The Jackson 5 were Motown's last major discoveries of the '60s—and the youngest, edging out even Little Stevie Wonder in Michael's case. The youngest of the quintet had absorbed the legends of the past so totally that he sang soul with a maturity beyond his years and danced like James Brown.
Their father, Joe Jackson, had drilled his sons endlessly in their hometown of Gary, Indiana. Jackie (born May 4, 1951), Tito (October 15, 1953), Jermaine (December 11, 1954), Marlon (March 12, 1957), and Michael (August 29, 1958) had previously been known as Ripples & Waves Plus Michael, but wisely changed their handle by the time they made their '68 debut 45 for the local Steeltown label. Bobby Taylor & The Vancouvers found them at Chicago's Regal Theater.
"They'd won an amateur night contest at the Regal, and the prize was that they got to open for Bobby Taylor & The Vancouvers," says Vancouvers guitarist Tommy Chong. "We were so impressed that we took 'em to Detroit with us. And it took 'em months before Motown would see 'em." Taylor envisioned the J5 as a classic soul act, albeit a very youthful one. Berry Gordy recognized their infinite pop potential, so he soon removed them from Taylor's supervision.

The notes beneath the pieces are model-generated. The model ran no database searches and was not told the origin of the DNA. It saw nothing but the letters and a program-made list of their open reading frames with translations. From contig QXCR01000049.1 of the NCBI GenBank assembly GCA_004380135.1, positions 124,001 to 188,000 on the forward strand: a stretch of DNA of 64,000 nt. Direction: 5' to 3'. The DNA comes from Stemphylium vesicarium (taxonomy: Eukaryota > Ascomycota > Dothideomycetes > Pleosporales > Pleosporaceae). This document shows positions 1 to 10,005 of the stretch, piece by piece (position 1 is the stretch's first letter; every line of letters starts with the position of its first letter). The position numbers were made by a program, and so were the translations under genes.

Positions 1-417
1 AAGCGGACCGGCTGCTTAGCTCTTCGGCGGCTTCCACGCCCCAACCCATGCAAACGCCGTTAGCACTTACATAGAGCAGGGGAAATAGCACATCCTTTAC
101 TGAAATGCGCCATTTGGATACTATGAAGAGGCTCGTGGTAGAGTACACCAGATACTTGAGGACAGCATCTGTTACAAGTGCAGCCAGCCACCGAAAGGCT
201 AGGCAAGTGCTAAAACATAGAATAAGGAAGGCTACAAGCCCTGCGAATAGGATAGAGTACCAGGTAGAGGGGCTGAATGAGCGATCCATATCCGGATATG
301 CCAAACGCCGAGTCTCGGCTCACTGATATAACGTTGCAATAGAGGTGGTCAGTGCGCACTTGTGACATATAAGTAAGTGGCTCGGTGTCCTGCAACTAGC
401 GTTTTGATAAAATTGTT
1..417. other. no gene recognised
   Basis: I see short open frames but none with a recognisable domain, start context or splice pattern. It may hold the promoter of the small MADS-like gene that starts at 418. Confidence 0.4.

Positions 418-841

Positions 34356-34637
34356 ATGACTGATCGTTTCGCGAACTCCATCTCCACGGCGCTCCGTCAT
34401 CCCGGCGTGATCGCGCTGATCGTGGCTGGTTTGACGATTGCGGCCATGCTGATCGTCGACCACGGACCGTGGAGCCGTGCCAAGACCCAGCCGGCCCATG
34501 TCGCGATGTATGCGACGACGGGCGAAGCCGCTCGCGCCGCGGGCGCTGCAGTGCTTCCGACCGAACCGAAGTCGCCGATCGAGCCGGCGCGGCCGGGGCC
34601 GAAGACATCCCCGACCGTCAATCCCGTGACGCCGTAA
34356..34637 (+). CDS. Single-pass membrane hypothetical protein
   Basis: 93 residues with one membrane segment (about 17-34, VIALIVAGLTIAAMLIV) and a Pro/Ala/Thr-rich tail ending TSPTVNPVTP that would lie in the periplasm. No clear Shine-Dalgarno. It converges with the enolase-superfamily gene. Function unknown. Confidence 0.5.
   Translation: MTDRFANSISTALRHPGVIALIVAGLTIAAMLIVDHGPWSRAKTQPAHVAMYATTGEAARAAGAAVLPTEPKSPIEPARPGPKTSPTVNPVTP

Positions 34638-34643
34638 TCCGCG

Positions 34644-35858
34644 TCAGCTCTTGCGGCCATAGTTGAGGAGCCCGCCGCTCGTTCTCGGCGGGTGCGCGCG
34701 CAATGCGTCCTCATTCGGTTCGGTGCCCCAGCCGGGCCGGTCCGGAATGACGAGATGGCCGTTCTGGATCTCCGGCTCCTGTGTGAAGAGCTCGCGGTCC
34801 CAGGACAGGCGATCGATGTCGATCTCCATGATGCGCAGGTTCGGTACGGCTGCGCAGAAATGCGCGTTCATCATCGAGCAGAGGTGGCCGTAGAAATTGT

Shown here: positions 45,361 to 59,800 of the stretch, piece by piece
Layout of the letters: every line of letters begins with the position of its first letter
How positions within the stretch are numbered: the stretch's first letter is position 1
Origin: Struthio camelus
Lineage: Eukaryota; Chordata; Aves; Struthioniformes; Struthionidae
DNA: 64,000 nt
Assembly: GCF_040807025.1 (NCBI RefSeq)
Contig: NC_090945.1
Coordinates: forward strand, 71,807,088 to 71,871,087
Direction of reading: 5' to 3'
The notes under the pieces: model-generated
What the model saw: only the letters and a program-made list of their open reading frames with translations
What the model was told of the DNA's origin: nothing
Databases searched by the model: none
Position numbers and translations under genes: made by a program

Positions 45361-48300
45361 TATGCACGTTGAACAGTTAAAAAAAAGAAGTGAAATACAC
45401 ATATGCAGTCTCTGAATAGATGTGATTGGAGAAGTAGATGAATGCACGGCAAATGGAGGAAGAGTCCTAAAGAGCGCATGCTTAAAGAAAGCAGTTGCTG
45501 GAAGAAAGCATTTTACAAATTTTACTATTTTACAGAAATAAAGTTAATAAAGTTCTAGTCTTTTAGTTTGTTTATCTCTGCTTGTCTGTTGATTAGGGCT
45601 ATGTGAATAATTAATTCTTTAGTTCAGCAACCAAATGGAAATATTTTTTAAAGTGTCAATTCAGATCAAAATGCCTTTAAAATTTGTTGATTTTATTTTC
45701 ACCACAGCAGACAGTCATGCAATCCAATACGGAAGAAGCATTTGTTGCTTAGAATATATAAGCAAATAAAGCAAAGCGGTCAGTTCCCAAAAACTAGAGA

A new Motown production team had recently been formed in Los Angeles around Deke Richards, Fonce Mizell, and Freddie Perren. Richards went into the Sound Factory and came out with a red-hot track, utilizing some of L.A.'s hottest session aces. Then Berry took Deke to see the J5 perform at a party. "After the performance," says Deke, "Berry said to me, 'We've got to get a hit on these kids, Deke. This track you cut is a smash. It could be perfect for them!'" The following day, they met to work on it. Richards cajoled Berry into joining their new team, dubbing it The Corporation.
"I would take Berry's notes back to my place and we would incorporate the changes," says Richards. "Then I would make a rough cassette demo and get back together with Berry." That method clicked, the song steadily evolving into I Want You Back.
Taylor's role in the J5's discovery would be officially written out. "They gave Diana Ross the credit," says Chong. Ross introduced the J5 and I Want You Back to the nation on ABC-TV's 'Hollywood Palace.' The high-energy anthem would skyrocket to number one pop and R&B, and superstar status was instantaneous for The Jackson 5.
- Bill Dahl -
Various - Sweet Soul Music
Various - Sweet Soul Music 30 Scorching Classics From 1965